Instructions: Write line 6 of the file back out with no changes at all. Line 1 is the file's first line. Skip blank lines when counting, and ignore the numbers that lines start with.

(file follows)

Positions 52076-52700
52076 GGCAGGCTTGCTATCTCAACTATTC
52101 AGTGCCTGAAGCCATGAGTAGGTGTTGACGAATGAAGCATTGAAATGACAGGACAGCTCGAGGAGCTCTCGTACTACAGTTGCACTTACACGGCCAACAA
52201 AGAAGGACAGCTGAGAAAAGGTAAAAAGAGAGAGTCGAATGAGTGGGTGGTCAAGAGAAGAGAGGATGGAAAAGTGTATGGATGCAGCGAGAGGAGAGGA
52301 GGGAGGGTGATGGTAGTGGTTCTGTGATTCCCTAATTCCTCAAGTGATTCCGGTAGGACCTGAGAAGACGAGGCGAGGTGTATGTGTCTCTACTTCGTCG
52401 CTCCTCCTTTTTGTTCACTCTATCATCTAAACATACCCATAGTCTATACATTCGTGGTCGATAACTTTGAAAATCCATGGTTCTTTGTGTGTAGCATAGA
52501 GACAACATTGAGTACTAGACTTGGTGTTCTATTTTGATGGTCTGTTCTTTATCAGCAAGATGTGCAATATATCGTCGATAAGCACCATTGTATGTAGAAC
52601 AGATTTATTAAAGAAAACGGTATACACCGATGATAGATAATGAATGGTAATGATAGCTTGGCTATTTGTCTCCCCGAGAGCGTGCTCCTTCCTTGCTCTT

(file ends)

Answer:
52401 CTCCTCCTTTTTGTTCACTCTATCATCTAAACATACCCATAGTCTATACATTCGTGGTCGATAACTTTGAAAATCCATGGTTCTTTGTGTGTAGCATAGA